First American woman in space promotes careers in science

BOSTON Wed Mar 10, 2010 12:19pm EST

Former shuttle astronaut Sally Ride (R) is congratulated by former Apollo 13 Commander James Lovell (L) after being inducted into the Astronaut Hall of Fame in Titusville, Florida on June 21, 2003 file photo. REUTERS/Charles W. Luzier

Former shuttle astronaut Sally Ride (R) is congratulated by former Apollo 13 Commander James Lovell (L) after being inducted into the Astronaut Hall of Fame in Titusville, Florida on June 21, 2003 file photo.

Credit: Reuters/Charles W. Luzier

BOSTON (Reuters Life!) - American physicist Sally Ride achieved lasting fame in June 1983 when she became the first American woman to travel in space as a crew member of the Space Shuttle Challenger.

After leaving NASA Ride became a physics professor at the University of California San Diego, and is now president of Sally Ride Science, a company dedicated to helping teachers raise students' interest in science.

Ride, 58, spoke to Reuters after appearing at a round-table discussion in Boston on gender equity and educating girls in the areas of math, science and engineering.

Q. Surveys show that about two-thirds of American girls in the fourth grade say they "like science." But the numbers fall off steadily from there. What is going wrong?

A. "There are a lot of very subtle -- and some not so subtle -- messages that make girls not want to go into science. There are rather important stereotypes that society implants in our children at a young age.

"If you Google for pictures of scientists you get a page of geeky guys who look like Einstein. There's no 11-year-old girl who aspires to that.

"The message that our culture sends to kids is that science isn't cool, that science is really hard. In 5th and 6th grade kids start to internalize that. Everyone wants to be normal at that age. It's very important to counter those messages, and to make the teachers aware of this too. Often teachers don't realize how pervasive the messages are."

Q. Since 1970 the percentage of women in medical school and law school has risen toward gender equity. But women are still a rarity in engineering and many scientific disciplines.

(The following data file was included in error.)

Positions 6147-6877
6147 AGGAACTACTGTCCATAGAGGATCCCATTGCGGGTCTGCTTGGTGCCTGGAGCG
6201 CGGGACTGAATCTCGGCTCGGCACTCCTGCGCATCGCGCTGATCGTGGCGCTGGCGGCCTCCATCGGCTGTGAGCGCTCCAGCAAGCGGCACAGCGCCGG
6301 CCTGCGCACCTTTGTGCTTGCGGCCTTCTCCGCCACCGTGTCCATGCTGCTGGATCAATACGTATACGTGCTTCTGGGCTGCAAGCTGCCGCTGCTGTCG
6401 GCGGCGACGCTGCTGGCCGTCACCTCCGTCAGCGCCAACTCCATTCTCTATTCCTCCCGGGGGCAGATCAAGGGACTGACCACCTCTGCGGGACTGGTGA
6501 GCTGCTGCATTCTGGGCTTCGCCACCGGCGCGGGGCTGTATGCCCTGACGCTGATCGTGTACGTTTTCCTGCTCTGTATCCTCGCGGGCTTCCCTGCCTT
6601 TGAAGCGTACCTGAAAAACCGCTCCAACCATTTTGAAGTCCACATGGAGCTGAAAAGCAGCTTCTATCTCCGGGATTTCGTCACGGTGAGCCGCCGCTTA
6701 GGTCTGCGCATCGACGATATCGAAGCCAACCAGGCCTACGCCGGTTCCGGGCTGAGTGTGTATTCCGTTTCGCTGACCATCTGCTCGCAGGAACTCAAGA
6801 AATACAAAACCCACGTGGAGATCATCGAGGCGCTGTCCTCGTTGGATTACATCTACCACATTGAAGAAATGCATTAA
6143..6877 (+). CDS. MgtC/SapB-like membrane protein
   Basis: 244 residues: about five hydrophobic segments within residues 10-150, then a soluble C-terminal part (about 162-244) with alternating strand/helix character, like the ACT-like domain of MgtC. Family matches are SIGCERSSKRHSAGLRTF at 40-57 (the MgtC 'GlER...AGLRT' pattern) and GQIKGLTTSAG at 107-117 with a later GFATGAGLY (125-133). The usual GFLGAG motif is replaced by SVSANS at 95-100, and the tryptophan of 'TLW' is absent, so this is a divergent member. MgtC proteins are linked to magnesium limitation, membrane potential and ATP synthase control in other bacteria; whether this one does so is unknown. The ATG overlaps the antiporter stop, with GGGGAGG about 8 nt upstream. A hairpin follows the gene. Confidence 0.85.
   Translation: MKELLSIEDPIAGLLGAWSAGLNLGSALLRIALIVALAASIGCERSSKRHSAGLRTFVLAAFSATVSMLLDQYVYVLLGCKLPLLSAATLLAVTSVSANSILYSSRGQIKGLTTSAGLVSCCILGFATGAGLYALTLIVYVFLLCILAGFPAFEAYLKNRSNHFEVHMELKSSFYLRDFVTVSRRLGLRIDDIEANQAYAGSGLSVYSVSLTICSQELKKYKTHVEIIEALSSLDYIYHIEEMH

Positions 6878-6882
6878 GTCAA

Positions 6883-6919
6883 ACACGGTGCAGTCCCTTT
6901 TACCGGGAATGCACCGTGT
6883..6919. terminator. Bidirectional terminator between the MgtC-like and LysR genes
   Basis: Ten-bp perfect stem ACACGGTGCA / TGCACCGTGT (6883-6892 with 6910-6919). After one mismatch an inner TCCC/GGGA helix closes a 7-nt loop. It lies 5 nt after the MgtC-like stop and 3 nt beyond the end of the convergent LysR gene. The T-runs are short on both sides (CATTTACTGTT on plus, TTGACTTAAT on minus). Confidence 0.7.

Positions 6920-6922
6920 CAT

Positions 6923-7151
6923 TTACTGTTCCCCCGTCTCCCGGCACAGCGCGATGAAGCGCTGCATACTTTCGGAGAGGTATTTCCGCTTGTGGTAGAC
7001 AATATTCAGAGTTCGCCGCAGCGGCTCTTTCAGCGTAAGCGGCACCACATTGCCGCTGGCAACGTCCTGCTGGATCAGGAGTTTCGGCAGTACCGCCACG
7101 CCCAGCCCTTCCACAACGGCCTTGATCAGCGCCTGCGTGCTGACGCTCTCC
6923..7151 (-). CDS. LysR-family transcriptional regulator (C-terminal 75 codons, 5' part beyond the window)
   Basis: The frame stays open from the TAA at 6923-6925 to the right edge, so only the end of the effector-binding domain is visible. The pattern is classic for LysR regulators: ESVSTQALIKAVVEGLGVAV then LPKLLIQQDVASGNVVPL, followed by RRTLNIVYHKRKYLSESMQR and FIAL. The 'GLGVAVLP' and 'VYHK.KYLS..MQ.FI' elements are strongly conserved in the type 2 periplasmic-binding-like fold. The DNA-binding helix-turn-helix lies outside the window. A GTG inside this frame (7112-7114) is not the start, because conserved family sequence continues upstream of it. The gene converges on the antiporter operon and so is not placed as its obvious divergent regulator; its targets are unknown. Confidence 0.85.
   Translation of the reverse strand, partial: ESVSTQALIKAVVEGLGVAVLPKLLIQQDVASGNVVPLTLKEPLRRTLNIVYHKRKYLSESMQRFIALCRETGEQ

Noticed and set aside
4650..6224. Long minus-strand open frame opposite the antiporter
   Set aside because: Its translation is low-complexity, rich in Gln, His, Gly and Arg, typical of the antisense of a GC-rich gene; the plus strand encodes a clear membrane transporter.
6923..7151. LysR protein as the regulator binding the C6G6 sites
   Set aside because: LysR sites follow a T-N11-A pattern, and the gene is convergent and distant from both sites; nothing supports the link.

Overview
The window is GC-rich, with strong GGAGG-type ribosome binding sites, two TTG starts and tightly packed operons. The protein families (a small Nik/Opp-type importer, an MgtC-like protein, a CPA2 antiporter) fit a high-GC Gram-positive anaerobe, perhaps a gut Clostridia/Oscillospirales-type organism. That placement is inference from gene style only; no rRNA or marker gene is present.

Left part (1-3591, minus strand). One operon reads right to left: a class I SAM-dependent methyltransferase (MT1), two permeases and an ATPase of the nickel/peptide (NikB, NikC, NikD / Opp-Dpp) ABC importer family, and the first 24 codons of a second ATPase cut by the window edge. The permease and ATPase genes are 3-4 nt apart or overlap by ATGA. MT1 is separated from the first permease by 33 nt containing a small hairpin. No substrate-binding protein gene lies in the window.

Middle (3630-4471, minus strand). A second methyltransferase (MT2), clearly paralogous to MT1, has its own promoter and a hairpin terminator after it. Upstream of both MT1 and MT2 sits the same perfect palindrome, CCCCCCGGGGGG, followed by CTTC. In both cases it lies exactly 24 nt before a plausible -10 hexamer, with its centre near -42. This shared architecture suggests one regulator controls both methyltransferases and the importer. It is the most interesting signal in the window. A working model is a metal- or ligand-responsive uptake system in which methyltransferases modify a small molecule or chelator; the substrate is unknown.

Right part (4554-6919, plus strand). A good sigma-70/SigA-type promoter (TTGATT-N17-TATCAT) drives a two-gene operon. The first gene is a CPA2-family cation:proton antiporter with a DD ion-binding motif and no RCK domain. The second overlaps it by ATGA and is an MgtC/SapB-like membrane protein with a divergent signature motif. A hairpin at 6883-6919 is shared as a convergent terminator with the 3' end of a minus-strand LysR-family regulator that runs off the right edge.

A. "Role models are important, and medicine is a perfect example. There are female doctors on television. More young women were going through medical school and more people started having female doctors. The profession reached a critical mass, and expectations changed. Everyone accepts that women can be doctors, but that's not try about some other types of science professions."

Q. What kind of jobs in science are likely to lure young women -- and young men for that matter?

A. "The generation growing up today is very interested in the issues of climate change and energy. Girls and boys, eight, 10, 12 years of age, are so interested. It's palpable; they're driving the rest of us along.

"So far, we haven't done a good job at linking that interest to work in science, technology, and engineering, where kids could have a huge impact. It's a matter of making that connection -- that science can help solve those problems."

Q. When you studied physics at Stanford in the 1970s, did it bother you that you were one of the few women in the program? Empower you?

A. "I honestly didn't think about it one way or another. I was oblivious to it. That negative peer pressure didn't really have an effect on me. It did on a lot of my friends, though, and it still happens."

Q. Do you consider yourself a feminist role model?

A. "It's very, very important for girls and young women to have role models and to put female faces on any profession they choose.

"There have been many women in space, but I'm the one that people remember. That gives me a major responsibility to talk to girls, to young women -- to help them appreciate that these are careers that are wide open for women."

(Reporting by Ros Krasny; Editing by Patricia Reaney)